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York father’s near-death fall lands firm in court

Date:
5 June 2014

A young father of two suffered life-changing injuries after he plunged seven metres through an unsafe fragile roof at a farm in Harrogate, magistrates have been told  (4 June).

His employer, a Tockwith-based agricultural engineering company hired to work on the building, had failed to provide any precautions to protect workers from falls.

The incident, on 4 June 2013, left 22-year-old Daniel Telford with multiple injuries. He broke his neck and suffered shattered vertebrae, broken shoulder blades, several cracked ribs, a collapsed lung, broken arm, fractured pelvis, broken right hip, tendon damage to a foot and both hands, and serious nerve damage.

Mr Telford, of Long Marston, York, whose wife was then pregnant, was in hospital for four weeks and had to use a wheelchair for some three months after being discharged.  He is still unable to return to work.

The Health and Safety Executive (HSE) investigated and prosecuted Mr Telford’s employer, Spruce and Hawe Ltd., and its director Michael Spruce, from Wetherby, for serious safety failings.

Harrogate Magistrates were told the firm had been contracted by the farm’s owner to extend one of the buildings, as it had built the original building several years earlier.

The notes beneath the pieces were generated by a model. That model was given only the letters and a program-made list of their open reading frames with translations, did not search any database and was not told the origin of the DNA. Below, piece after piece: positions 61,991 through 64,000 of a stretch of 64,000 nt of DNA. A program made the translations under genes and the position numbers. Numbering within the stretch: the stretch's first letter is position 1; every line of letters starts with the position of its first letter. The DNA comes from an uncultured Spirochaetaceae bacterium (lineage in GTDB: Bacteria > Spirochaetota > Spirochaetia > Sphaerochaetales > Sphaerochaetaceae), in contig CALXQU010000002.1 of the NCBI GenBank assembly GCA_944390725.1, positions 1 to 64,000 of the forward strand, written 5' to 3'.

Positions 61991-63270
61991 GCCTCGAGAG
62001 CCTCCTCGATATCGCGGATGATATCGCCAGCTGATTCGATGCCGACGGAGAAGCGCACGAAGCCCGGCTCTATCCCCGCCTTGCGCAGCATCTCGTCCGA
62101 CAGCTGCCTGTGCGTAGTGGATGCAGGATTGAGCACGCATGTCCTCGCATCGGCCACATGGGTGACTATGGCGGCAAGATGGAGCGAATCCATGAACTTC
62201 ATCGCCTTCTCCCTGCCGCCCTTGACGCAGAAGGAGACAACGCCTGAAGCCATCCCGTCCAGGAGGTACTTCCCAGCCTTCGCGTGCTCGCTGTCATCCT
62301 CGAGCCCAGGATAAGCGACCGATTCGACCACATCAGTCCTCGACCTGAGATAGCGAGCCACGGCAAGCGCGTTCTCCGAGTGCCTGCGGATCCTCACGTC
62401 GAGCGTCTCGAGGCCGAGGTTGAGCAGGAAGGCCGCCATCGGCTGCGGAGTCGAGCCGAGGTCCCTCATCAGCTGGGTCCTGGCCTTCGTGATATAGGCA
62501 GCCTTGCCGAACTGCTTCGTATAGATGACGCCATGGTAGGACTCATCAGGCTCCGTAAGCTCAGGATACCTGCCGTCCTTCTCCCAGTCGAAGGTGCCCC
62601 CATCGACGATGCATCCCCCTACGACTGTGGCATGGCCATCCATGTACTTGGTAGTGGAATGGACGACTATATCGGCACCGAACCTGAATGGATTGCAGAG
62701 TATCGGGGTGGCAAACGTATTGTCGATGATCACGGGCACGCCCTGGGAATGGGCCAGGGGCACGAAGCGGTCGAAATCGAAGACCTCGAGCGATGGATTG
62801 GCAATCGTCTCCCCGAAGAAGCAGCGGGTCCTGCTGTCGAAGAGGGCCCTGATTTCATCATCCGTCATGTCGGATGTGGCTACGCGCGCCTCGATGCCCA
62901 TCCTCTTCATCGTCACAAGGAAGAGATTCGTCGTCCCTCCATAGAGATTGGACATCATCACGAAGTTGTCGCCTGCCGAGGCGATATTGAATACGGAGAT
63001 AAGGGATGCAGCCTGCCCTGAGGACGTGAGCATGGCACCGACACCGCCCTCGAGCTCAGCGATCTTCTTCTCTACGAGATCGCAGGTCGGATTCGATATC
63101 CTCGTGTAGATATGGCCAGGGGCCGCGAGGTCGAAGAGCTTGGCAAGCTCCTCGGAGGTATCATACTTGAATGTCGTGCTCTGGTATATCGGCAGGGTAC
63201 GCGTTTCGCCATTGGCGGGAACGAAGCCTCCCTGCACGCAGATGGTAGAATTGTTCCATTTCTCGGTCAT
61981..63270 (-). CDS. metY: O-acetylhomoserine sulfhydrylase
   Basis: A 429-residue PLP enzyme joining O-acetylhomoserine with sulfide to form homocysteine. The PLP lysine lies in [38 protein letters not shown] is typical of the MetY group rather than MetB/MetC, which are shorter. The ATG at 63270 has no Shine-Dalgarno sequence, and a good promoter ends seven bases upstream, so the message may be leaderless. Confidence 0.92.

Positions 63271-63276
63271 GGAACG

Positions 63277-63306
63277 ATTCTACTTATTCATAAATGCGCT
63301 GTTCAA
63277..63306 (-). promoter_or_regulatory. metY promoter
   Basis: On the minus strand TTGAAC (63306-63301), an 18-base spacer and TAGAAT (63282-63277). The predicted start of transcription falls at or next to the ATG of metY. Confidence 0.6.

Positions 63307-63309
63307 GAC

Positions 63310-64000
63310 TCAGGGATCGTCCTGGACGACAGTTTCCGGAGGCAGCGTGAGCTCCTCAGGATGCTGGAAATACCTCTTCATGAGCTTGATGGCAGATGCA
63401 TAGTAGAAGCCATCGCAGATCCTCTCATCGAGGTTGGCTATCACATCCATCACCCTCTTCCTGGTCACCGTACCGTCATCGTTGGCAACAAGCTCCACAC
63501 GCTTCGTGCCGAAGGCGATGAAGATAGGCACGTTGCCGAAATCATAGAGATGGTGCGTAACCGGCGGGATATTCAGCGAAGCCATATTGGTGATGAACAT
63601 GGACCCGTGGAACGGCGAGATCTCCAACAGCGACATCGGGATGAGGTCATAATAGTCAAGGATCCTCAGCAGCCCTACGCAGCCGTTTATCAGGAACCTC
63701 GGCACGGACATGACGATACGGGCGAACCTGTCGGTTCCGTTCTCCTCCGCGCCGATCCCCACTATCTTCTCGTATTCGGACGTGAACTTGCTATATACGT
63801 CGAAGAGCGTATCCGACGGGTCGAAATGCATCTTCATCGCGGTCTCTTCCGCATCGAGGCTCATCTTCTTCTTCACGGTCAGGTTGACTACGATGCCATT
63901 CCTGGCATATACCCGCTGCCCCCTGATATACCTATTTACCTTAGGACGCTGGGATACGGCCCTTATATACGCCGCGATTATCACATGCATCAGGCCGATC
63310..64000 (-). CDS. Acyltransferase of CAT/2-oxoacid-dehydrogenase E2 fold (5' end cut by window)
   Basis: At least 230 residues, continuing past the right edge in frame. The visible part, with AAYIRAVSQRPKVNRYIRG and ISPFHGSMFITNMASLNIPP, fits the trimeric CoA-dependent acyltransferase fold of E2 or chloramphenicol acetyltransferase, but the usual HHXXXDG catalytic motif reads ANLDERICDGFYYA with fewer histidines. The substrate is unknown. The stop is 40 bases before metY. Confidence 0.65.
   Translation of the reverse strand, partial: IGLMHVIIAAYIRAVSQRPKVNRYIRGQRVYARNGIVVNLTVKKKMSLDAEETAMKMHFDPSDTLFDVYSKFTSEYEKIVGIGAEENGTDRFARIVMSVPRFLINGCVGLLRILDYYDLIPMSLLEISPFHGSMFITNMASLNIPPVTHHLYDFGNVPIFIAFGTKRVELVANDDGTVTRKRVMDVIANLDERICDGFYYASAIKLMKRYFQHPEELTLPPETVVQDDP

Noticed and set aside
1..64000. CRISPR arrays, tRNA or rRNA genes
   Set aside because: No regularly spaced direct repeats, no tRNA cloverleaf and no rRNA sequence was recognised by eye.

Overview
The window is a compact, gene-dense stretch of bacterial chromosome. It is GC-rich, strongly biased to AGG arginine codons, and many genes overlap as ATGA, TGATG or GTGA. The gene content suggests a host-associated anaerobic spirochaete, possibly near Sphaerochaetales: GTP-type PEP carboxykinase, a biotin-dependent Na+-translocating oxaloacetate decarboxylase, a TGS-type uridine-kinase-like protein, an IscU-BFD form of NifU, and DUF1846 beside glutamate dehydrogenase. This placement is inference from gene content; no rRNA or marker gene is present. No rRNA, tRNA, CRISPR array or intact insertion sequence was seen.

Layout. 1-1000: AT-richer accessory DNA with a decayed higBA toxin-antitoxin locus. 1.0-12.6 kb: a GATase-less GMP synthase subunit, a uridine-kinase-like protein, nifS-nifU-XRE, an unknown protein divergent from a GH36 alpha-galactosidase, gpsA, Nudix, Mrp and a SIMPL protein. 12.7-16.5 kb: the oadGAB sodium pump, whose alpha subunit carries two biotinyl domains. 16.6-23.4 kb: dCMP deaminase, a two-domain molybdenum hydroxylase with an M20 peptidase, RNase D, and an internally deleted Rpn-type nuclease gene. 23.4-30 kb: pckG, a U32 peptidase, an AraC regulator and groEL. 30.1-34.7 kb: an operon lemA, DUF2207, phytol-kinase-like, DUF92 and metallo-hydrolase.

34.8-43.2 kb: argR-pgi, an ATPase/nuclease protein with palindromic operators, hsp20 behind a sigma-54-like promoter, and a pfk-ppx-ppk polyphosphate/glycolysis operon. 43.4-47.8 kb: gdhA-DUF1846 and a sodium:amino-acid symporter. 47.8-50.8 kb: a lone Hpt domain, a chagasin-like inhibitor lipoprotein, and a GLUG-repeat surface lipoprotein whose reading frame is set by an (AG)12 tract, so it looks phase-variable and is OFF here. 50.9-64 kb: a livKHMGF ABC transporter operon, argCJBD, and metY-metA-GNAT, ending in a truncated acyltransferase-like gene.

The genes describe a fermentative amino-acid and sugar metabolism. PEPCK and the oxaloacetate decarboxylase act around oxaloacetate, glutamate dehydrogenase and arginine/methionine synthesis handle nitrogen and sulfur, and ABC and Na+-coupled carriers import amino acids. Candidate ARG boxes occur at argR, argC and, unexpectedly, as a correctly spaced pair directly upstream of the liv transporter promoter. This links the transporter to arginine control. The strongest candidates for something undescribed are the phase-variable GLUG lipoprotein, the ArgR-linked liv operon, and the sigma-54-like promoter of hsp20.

Mr Telford was working with Mr Spruce on the roof of the property replacing rooflights when the fragile roof-sheet he was standing on gave way. He fell through and crashed down on the concrete floor below.

HSE found the company, and Mr Spruce as director, had failed to take any steps to prevent falls through the roof.  Measures could have included netting underneath, safe working platforms, or newer ways of working such as from a platform underneath.

HSE served an immediate prohibition notice on the company stopping any further work at height until precautions were taken to protect from falls or to mitigate the dangers.

Spruce and Hawe Ltd, of Blind Lane, Tockwith, York, was fined £12,000 after admitting breaching the Health and Safety at Work etc Act 1974. Michael Spruce, of Second Avenue, Wetherby, Leeds, was fined £3,000 after pleading guilty to breaching Section 37 of the same Act in his capacity as a director. Costs of £513 were also imposed.

After the hearing, HSE Inspector Julian Franklin said:

“This young man could have been killed by a simple failure to follow well-known systems of work when on a fragile roof. As it is, he sustained severe and multiple injuries that have changed his life.

“A year on, he is struggling to come to terms with the physical and psychological after-effects of this horrendous accident.”

Daniel, now 23, described how the fall had changed his life for ever:

“After I fell, I was lying on the floor in horrendous pain, but because of fluid building up in my throat, I was shouting for someone to put me in the recovery position. If they hadn’t, I know I could have choked to death.